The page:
Letter to the Editor: In support of Stephanie Chen’s 11/9 editorial

Nov. 10, 2016, 12:22 a.m.

To the Editor:

I just read Stephanie Chen’s editorial in The Daily and I’d like to let you know that I appreciate her sentiments and willingness to voice them.  The intellectual establishment – educated, liberal voters like most of us at Stanford – displayed a failure of intellect when we dismissed Donald Trump’s appeal as being limited to unintelligent, bigoted, older white men. We failed to empathize with half of the country, showing that Stanford can be insular and closed-minded despite our pretensions for being a place where any opinion can be heard and rationally analyzed.  

There is an urgent need for more people on campus to step outside their own shoes and consider why people who don’t think like them might think that way. We need more moderate voices like yours to encourage people not to be dismissive or reactionary – not to shut our ears when a statement makes us uncomfortable, but to consider where it came from. Not to blindly retaliate, but to rationally determine the origins of the opposing person’s opinion, determine whether it is has merit or not and, if we decide it is an untenable view, clearly and strongly articulate why. At Stanford, we are taught (in our PWR classes, for example) to appreciate our audience, and, using this appreciation, to craft effective arguments that show them the merits of our opinions, allowing the audience to come to the same conclusions we have. We learn that it is not possible to sway someone by labeling them as stupid or evil – that the process of convincing someone is infinitely more difficult and subtle, and requires empathy. It therefore surprises me that students as educated as us at Stanford could believe that being dismissive and mocking would convince people with opposing opinions to join our side.  I believe the election shows that that was not the goal – that many people like us, including the Democratic Party and the larger educated liberal community, did not actually attempt this. We did not accept the responsibility of convincing people to change to our side.  I include myself here – I have made my fair share of Trump jokes, which would alienate anyone who I should have been trying to convince not to vote for Trump.  In addition, I also failed to articulate the problem of our dismissiveness on and off campus more strongly before the election.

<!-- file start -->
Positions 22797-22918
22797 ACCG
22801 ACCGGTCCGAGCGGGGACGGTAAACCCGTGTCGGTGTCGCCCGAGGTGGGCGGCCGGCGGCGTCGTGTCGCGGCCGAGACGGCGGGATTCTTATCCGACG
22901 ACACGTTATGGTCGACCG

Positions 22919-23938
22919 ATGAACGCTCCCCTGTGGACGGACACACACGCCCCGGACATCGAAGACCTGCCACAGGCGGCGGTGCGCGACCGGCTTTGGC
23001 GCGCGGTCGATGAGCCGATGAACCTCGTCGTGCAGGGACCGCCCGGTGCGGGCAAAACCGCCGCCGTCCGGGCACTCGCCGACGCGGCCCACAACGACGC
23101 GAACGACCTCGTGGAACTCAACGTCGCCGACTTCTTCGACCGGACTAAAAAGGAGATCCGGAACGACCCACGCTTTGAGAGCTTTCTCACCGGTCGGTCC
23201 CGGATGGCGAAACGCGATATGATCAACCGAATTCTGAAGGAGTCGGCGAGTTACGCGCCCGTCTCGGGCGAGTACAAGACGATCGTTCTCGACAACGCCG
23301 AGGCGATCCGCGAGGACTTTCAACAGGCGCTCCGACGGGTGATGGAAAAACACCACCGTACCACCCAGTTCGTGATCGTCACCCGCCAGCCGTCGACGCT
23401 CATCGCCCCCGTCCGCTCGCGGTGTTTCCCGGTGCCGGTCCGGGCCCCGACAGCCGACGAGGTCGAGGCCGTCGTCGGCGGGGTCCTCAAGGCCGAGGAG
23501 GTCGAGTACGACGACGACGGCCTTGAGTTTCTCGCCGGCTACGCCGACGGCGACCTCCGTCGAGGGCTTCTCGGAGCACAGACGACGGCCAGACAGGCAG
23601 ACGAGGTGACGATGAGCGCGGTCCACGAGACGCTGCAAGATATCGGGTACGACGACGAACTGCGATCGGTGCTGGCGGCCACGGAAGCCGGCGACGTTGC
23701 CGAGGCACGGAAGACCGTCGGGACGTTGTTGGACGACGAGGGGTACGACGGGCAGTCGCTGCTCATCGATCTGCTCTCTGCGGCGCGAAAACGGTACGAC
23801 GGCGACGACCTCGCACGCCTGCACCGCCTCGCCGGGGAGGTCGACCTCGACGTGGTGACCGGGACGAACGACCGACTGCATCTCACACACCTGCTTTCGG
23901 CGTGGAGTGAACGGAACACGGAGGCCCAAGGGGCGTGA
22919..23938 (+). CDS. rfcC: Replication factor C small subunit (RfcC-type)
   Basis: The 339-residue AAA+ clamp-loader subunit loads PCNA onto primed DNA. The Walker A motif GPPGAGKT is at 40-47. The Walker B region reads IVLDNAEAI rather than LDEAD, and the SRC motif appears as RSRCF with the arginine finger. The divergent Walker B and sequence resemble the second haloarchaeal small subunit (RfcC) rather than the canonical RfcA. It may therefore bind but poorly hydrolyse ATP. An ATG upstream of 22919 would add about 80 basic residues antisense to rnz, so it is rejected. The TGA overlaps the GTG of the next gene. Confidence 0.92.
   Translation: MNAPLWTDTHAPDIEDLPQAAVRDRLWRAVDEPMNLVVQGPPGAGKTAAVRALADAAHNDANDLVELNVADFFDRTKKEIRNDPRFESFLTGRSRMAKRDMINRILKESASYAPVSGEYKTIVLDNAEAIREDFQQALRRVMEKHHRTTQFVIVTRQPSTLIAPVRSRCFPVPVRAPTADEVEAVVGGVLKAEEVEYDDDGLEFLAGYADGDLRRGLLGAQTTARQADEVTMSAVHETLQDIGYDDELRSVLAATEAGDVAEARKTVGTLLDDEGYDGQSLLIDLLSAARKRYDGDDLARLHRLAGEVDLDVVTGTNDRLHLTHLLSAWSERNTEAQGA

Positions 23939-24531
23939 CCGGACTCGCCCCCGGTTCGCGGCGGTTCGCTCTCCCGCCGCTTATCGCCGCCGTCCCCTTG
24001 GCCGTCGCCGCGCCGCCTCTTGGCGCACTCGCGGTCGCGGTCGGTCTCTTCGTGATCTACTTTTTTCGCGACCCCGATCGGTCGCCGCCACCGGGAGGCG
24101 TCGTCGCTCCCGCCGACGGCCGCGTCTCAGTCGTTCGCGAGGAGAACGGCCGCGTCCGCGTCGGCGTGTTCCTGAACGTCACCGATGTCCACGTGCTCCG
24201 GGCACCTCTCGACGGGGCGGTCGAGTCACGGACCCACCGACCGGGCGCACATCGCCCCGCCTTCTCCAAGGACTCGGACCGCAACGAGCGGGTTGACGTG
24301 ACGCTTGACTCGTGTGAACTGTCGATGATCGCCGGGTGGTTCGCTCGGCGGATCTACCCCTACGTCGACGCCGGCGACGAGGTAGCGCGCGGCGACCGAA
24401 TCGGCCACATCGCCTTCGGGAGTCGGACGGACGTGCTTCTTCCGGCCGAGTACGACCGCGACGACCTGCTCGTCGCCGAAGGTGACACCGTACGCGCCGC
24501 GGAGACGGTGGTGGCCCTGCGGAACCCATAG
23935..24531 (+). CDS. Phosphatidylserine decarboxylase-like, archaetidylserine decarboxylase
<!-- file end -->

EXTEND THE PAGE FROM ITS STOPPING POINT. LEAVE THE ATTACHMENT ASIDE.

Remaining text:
I found it refreshing to hear a moderate, reasoned opinion that focused on identifying and solving the problem at hand – namely, the problem of why Donald Trump got elected – rather than continuing to condemn Donald Trump as we have done for the entire election season with no effects on those we needed to sway.

– Scott Lambert ’19

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